Articles on Deforestation

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The Paraguayan Chaco, South America’s second largest forest, is rapidly disappearing as agriculture extends deeper into what was once forest. Here, isolated stands of trees remain amid the farms. Joel E. Correia

South America’s second-largest forest is also burning – and ‘environmentally friendly’ charcoal is subsidizing its destruction

The cleared land of Paraguay's Chaco forest produces everyday products like charcoal and leather that are sold abroad to consumers who may never know the unsavory origins of their purchases.
Palm oil development is not just about the economy but also needs to consider social and environmental costs. www.shutterstock.com

The human cost of palm oil development

There are studies showing that farmers can have economic benefits from palm oil. However, they can also be impoverished by the commodity.
A regenerating stand of rainforest in northern Costa Rica. Matthew Fagan

Restoring tropical forests isn’t meaningful if those forests only stand for 10 or 20 years

Many nations are restoring degraded tropical forests to slow climate change, protect endangered species and improve rural life. But those forests often are cleared again soon afterward.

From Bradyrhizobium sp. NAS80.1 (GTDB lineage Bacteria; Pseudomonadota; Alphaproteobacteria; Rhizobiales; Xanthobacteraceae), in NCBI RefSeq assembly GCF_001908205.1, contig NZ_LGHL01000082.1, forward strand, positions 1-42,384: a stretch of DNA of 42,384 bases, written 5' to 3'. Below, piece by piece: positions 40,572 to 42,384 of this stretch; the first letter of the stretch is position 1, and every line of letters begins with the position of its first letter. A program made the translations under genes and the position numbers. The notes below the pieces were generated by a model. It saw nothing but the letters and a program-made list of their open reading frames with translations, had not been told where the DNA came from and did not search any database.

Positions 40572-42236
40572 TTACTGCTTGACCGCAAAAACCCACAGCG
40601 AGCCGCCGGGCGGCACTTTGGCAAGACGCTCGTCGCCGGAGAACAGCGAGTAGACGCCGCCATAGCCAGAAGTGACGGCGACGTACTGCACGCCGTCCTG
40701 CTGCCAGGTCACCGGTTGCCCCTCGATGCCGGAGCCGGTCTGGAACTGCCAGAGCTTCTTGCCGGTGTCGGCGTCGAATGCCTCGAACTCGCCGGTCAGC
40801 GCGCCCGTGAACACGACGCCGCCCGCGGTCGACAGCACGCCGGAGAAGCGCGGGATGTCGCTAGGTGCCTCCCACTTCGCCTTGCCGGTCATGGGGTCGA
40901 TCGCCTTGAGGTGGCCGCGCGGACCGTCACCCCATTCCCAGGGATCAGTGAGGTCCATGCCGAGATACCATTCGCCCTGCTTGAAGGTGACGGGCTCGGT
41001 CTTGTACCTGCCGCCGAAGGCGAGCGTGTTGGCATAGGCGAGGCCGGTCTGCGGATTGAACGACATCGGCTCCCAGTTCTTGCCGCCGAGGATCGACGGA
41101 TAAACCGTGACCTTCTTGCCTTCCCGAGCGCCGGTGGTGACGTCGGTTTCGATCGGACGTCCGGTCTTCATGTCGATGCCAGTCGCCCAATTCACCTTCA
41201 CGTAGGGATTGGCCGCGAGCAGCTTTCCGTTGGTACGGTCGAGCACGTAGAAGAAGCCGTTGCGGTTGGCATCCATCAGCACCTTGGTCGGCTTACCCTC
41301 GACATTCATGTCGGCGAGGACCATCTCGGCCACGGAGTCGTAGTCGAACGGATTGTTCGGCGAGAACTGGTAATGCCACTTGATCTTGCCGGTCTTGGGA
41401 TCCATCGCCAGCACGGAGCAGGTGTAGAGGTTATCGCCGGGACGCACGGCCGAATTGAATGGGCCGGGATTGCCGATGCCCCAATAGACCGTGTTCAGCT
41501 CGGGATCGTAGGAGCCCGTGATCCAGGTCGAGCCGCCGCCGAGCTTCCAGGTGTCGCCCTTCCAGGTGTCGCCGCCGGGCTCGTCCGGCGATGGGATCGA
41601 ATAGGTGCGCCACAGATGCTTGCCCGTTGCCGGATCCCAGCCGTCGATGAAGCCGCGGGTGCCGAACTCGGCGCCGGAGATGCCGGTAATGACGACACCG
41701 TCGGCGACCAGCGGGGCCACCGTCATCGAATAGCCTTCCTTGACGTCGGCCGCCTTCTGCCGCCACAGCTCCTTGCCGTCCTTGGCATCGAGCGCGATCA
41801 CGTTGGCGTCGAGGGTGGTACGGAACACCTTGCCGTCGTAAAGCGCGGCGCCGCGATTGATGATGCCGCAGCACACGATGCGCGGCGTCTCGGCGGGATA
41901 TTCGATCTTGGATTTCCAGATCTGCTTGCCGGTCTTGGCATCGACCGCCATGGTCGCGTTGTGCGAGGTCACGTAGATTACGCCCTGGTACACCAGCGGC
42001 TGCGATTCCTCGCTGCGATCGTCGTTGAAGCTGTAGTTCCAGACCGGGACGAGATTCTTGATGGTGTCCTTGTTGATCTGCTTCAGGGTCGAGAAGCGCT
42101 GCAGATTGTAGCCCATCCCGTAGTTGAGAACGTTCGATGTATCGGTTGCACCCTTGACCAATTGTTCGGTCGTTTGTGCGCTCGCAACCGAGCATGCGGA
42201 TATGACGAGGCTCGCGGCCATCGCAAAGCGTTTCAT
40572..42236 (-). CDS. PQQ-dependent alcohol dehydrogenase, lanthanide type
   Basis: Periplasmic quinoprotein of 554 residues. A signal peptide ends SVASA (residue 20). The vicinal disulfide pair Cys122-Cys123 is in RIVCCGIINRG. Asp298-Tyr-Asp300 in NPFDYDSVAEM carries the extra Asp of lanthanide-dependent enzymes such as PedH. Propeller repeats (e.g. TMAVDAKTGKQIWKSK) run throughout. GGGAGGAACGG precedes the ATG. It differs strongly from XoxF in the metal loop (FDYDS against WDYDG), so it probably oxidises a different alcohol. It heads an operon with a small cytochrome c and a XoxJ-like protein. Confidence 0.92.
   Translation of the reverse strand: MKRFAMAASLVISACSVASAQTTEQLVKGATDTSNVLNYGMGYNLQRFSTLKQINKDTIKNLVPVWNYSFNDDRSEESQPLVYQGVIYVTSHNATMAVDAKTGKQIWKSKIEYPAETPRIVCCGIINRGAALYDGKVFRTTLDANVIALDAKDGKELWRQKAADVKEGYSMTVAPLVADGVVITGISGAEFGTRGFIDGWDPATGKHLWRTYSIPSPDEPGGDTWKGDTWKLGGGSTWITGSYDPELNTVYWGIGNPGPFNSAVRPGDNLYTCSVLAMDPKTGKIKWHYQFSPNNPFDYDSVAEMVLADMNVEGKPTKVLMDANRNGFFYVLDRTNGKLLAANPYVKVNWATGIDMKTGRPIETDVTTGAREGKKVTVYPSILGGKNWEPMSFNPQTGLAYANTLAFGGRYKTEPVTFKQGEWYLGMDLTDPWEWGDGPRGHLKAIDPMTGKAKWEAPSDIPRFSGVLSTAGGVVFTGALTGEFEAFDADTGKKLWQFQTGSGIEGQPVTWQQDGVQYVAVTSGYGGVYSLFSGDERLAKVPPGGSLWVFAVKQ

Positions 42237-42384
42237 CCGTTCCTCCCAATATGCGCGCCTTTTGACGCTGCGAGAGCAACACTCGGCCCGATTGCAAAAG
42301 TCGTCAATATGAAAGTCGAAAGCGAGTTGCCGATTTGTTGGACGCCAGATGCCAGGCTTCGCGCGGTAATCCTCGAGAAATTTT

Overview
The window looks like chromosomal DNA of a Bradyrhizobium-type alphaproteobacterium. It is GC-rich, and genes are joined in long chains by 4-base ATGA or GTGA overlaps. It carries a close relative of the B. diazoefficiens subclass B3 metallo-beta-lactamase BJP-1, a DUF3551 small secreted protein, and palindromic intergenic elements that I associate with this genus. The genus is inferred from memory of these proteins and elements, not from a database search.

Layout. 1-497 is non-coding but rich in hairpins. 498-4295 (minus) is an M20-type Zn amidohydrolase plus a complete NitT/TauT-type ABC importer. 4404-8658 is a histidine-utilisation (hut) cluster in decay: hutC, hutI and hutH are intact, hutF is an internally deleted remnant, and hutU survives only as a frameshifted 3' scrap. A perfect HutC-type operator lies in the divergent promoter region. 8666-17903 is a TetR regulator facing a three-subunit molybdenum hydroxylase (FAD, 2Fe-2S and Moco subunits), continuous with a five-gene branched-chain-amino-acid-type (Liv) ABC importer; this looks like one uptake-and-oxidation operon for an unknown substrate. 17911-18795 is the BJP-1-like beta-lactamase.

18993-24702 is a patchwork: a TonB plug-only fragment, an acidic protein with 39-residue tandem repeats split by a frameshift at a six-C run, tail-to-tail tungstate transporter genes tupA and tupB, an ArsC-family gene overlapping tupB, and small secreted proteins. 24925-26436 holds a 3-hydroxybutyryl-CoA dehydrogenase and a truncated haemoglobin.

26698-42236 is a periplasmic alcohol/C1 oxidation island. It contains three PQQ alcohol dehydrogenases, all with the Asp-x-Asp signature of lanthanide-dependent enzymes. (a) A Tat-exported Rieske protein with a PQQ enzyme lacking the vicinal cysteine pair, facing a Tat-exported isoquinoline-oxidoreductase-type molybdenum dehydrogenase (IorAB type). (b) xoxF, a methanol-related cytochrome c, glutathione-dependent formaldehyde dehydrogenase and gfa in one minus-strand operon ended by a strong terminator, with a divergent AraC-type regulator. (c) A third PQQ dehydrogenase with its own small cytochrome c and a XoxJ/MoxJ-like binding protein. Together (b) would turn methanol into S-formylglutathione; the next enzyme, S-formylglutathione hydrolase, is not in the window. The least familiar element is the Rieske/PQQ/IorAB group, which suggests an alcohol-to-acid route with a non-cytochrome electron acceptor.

The world’s remaining wilderness. Dark blue = terrestrial. Light blue = marine. Modified with permission from Protect the last of the wild, Watson et al, Nature (2018)

Five maps that reveal the world’s remaining wilderness

Zooming in on deforestation and other wild habitat loss can help us work out how best to protect wilderness.
Munduruku tribal people are demanding that Brazil’s government respect their land rights. AP Photo/Eraldo Peres

Amazon deforestation, already rising, may spike under Bolsonaro

Brazil's new president could clear the way for plans to develop remote areas around the Tapajos River basin over the objections of the indigenous people who live there.

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